You can streamline your workforce, up your marketing and schedule conference call after conference call but all the efficiency experts say it – a neat, clear desk dramatically improves productivity.
Just think, by simply clearing some physical space, you can vastly increase your output on both a professional and personal playing field. Simple right?
But what’s the best way to achieve it?
I’ve spent over 20 years studying productivity and efficiency in the workplace, and I’ve found the following technique really useful.
Try it yourself and watch that desk get neat and stay neat.
Ask A Better Question.
I call the technique The Golden Question.
All you do is change the traditional question you ask yourself when you’re deciding whether to throw away something on your desk. The usual question people ask themselves when evaluating whether to keep or toss something is “Will I need it again?”
If you always ask that question, and most people do, you will keep many, many items and documents. A messy desk is thus virtually assured.
But if you just change the question you ask to The Golden Question then you will evaluate items on your desk in a completely different way.
The Golden Question is, “Can I get this again if I need it in the future?”
Once you start habitually asking this question you get a totally different result and a far neater desk. The simple reason being that the number one cause of an untidy desk is far too much stuff on it. If we threw 90% of desk items out (and then if we occasionally needed it again then got it from somewhere else) then desk untidiness would dramatically be reduced.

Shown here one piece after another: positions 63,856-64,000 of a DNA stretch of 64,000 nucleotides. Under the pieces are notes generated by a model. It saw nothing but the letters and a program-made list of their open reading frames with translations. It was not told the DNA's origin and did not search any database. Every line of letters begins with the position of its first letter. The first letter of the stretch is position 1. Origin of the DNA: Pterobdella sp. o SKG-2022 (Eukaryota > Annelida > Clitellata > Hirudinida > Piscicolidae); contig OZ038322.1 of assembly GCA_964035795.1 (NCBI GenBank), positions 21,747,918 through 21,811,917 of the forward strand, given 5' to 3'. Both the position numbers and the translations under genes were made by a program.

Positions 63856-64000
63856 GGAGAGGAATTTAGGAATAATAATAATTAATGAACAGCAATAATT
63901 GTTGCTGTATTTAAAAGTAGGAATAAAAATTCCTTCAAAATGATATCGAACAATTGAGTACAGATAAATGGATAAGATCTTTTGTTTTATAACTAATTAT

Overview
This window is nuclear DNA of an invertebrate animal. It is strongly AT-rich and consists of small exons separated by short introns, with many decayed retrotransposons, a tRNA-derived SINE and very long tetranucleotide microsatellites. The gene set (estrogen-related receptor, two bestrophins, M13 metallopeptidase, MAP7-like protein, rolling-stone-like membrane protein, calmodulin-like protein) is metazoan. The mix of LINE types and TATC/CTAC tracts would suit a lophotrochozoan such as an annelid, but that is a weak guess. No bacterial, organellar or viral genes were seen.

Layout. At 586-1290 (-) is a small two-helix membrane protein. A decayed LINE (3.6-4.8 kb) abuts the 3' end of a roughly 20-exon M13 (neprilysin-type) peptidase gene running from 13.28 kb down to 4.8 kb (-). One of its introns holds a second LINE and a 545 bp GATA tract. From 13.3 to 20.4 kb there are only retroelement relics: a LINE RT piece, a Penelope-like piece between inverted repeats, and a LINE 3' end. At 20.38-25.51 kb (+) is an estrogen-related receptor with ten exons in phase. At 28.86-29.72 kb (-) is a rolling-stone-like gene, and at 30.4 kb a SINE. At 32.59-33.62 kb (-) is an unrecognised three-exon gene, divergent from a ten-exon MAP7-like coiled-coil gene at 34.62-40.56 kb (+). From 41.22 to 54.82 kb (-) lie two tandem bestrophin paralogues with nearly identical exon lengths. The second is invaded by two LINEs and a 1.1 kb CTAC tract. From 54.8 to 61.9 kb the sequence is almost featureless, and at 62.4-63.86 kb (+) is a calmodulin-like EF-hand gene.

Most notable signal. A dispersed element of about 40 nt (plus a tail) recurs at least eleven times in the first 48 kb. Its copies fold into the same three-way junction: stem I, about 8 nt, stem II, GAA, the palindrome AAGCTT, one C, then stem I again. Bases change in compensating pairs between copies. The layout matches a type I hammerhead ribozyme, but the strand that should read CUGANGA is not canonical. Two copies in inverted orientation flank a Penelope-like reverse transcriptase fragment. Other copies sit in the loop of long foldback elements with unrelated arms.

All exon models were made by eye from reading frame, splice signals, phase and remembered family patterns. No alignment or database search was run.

You May Not Be As Disorganized As You Think.
The breakthrough is the realization that your desk isn’t necessarily messy because you’re chronically disorganized, it’s more likely to be because you save stuff rather than ruthlessly throwing it out. That’s an important distinction to make.
With this system you totally change your thinking; you assume you will throw almost everything out – and then later go looking for another copy of it should you need it. (Which as we all know is highly unlikely).
Yes it’s extreme, but for most people an extreme method is what’s called for to eradicate the mountains of papers and paraphernalia that envelope their desktops. Unless you change the habitual question you ask yourself when you’re evaluating what should stay on your desk and what should go, you’ll likely always suffer from desk messiness – and the low productivity that usually stems from it.
Try asking The Golden Question each day for the next week and watch your desk (and your mind) get clear.